Deep down in a place he would never, ever admit exists, Dwight Howard is having second thoughts about leaving Orlando for Los Angeles.
You know he is.
He has to be.
We all know that Dwight, more than anything else in this world, wants to be loved. And he is definitely not loved in L.A. like he was loved in Orlando.
He will never be loved anywhere like he was loved in Orlando.
He is just a hired hand now on Kobe's team – a fall-guy to take the blame when things go bad. And, good grief, are things going bad. Do you realize if the Magic beat the Hawks tonight, they will have a better record than the Dwight and the Lakers (9-13), who have lost 8 of their last 11 following Tuesday night's defeat at the hands of the Cleveland Cavaliers.
Granted, this season may improve dramatically for the lackluster Lakers, and all may turn out well for Dwight. When Steve Nash returns to the lineup, the Lakers' chemistry may improve, they may go on a run and perhaps they might even win a championship.
Dwight better hope so, because if not he's going to be torched and scorched not only by West Coast fans and media, but by all fans and media. And isn't this the main difference between L.A. and Orlando?
When the Magic didn't win a championship, fans and media blamed everybody but Dwight. If the Lakers don't win a championship, fans and media will blame Dwight and nobody else.
He is the most dominant big man in the league. He is the player who was brought in to help Kobe win his sixth ring. He is the guy who is supposed to take the torch from Kobe and make the Lakers great for years to come. If none of that happens, Dwight will be vilified noisily and nationally.
A perfect example of what I'm talking about: Remember when the Magic were in the Finals against the Lakers and Howard missed two free throws at the end of Game 4 that allowed L.A. to rally, win the game and pretty much secure the series? The reaction among Orlandoans was essentially, "Don't you dare blame our Dwight in shining armor! The Magic wouldn't even be in the playoffs if not for him!"
Can you imagine if Dwight missed two free throws to cost the Lakers a chance at a championship? Geez, we're barely 20 games into his first season in L.A., and Dwight is already being emasculated for his abysmal free-throw shooting. A few days ago, he became so defensive about the media's line of questioning that he found it necessary to absolve himself of any blame following another loss.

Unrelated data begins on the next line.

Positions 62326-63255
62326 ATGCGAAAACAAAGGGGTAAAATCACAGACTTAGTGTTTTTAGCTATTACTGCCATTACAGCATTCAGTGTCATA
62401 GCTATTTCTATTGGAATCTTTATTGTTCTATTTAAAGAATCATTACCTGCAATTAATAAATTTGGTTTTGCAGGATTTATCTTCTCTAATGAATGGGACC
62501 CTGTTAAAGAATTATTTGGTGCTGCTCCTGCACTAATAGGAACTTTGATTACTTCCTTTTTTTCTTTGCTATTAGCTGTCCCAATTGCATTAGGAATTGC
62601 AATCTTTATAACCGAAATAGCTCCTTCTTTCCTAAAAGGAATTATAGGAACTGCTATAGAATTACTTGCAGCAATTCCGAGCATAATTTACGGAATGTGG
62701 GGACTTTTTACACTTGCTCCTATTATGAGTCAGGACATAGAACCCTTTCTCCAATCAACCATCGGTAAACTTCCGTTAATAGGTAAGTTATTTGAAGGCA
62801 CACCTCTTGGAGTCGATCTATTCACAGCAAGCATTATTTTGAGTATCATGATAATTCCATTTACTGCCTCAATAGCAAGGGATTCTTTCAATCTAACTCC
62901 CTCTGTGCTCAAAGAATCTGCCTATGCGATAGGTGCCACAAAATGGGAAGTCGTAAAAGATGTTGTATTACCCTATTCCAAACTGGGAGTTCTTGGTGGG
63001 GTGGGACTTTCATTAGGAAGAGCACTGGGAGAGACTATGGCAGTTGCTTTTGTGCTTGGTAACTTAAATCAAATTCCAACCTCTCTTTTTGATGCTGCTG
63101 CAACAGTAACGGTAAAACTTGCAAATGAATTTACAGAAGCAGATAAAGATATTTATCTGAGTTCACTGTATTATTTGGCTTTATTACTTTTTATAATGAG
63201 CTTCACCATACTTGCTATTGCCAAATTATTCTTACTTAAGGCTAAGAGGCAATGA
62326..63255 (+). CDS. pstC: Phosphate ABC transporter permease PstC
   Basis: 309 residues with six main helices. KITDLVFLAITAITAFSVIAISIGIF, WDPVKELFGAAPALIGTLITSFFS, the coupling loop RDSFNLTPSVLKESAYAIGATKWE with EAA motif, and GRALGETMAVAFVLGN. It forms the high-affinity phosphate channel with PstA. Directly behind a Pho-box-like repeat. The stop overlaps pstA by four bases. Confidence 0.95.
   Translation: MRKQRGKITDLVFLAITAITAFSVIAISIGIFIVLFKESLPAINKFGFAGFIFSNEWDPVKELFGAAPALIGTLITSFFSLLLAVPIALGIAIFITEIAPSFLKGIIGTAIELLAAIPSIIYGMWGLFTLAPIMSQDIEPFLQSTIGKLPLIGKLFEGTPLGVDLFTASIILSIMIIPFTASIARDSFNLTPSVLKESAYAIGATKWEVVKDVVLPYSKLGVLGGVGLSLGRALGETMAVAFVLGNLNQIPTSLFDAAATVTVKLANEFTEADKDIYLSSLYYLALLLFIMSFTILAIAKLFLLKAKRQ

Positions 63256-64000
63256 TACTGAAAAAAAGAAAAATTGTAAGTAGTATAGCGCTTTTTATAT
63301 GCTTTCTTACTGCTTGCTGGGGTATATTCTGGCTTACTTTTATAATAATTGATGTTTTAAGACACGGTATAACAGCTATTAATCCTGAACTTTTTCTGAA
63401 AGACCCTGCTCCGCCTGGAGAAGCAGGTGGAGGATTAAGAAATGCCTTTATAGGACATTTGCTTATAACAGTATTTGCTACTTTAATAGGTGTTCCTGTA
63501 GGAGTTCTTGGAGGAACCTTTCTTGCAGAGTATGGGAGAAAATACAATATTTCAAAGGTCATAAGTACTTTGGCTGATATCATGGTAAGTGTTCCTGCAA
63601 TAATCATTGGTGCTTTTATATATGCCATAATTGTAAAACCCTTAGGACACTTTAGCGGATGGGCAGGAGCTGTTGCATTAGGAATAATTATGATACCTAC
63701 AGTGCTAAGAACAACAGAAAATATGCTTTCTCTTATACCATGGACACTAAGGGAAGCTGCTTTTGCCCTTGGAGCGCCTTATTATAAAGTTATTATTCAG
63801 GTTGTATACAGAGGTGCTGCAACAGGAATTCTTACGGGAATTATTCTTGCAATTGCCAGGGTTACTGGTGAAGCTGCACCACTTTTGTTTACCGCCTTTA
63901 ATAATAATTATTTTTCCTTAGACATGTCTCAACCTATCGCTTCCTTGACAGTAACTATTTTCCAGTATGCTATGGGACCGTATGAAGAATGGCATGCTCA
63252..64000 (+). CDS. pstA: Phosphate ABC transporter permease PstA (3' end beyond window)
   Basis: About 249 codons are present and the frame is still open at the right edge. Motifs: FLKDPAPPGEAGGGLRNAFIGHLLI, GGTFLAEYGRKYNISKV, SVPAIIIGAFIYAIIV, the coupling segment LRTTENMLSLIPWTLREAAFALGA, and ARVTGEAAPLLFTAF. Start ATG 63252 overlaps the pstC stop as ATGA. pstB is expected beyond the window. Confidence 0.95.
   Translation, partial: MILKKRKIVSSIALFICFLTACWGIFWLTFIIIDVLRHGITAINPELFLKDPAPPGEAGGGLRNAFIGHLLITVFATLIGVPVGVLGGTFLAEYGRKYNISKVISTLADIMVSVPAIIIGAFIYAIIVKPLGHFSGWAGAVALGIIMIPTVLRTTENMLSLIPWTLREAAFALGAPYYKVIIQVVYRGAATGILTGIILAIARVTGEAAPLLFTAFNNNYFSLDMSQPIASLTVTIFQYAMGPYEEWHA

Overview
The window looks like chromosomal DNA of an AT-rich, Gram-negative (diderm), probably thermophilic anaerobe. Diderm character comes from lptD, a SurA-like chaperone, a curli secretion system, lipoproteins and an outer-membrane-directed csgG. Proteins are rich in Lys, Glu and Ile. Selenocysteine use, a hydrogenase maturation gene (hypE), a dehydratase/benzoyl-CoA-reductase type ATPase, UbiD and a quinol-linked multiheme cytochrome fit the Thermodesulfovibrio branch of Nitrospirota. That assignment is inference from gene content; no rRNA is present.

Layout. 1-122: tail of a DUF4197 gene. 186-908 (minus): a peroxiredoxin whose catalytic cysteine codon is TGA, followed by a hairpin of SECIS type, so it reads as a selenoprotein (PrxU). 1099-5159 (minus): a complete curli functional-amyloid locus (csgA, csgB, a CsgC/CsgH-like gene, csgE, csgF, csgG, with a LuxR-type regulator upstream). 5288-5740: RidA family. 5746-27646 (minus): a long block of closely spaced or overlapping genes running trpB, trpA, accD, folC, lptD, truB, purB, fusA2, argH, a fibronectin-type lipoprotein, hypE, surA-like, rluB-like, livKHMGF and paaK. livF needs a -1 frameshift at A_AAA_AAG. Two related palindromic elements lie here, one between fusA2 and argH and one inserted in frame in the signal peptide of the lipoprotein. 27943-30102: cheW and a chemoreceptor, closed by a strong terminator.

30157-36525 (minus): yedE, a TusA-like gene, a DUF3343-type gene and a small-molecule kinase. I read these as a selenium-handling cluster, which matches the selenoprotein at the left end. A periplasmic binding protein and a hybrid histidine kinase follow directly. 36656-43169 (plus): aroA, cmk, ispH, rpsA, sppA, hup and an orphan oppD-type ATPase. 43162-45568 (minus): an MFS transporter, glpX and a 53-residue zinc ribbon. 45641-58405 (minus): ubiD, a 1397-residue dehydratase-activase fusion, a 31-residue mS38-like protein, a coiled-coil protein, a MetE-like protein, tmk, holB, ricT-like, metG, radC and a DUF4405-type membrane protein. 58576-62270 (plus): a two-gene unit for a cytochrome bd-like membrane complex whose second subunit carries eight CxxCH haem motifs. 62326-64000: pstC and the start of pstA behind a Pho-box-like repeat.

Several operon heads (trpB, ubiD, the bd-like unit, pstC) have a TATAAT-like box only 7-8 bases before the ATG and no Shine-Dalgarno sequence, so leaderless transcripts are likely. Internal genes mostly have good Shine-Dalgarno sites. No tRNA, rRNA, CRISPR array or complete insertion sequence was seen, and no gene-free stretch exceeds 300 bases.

"People are going to say what they're going to say," Howard said. "But at the end of the day, the reason we lost is not my free throws."
I've said it once and I'll say it again: Depending on your perspective, this is going to be really fun or really painful to watch. When the ultra-sensitive Howard was in Central Florida, he actually thought the Orlando Sentinel was tough on him. Good grief, wait until the pitbulls in the big-boy media do what they do to players who don't win championships.
And wait until TMZ and the tabloids start delving into his personal life and contacting all of his ex-girlfriends in search of something tantalizing and scandalous.
I wonder if the words of Magic owner Rich DeVos have started to resonate yet? A few months before Dwight left the Magic, DeVos warned him that he would be giving up something in Orlando that he would probably never be able to duplicate anywhere else.
"When you're young, sometimes you don't realize … that the loyalty you develop in a community is always remembered," DeVos said. "But if you leave, you don't pick it up in the next town. It's not an add-on because you lose what you had. Maybe you gain some new [love], but maybe you don't. Maybe the net gain isn't as good as you think."
Deep down in a place he would never, ever admit exists, Dwight Howard is having second thoughts.
You know he is.
He has to be.
He may be on a much bigger stage in L.A., but the audience has no communal bond with him and never will.
He is known, but not loved.
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